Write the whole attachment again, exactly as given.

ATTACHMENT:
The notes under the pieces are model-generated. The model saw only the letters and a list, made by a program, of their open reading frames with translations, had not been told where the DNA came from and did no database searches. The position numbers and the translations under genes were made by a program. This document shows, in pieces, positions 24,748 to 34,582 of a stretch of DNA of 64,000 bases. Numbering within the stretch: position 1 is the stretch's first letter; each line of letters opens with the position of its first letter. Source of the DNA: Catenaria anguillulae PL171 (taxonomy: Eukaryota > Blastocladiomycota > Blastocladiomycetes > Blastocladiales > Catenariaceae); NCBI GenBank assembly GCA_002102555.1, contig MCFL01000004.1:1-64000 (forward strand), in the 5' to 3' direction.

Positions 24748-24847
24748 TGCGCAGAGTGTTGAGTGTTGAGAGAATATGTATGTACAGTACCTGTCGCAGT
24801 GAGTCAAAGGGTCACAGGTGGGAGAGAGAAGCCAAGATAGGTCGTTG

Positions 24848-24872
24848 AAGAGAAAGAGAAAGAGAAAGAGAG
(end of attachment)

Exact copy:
The notes under the pieces are model-generated. The model saw only the letters and a list, made by a program, of their open reading frames with translations, had not been told where the DNA came from and did no database searches. The position numbers and the translations under genes were made by a program. This document shows, in pieces, positions 24,748 to 34,582 of a stretch of DNA of 64,000 bases. Numbering within the stretch: position 1 is the stretch's first letter; each line of letters opens with the position of its first letter. Source of the DNA: Catenaria anguillulae PL171 (taxonomy: Eukaryota > Blastocladiomycota > Blastocladiomycetes > Blastocladiales > Catenariaceae); NCBI GenBank assembly GCA_002102555.1, contig MCFL01000004.1:1-64000 (forward strand), in the 5' to 3' direction.

Positions 24748-24847
24748 TGCGCAGAGTGTTGAGTGTTGAGAGAATATGTATGTACAGTACCTGTCGCAGT
24801 GAGTCAAAGGGTCACAGGTGGGAGAGAGAAGCCAAGATAGGTCGTTG

Positions 24848-24872
24848 AAGAGAAAGAGAAAGAGAAAGAGAG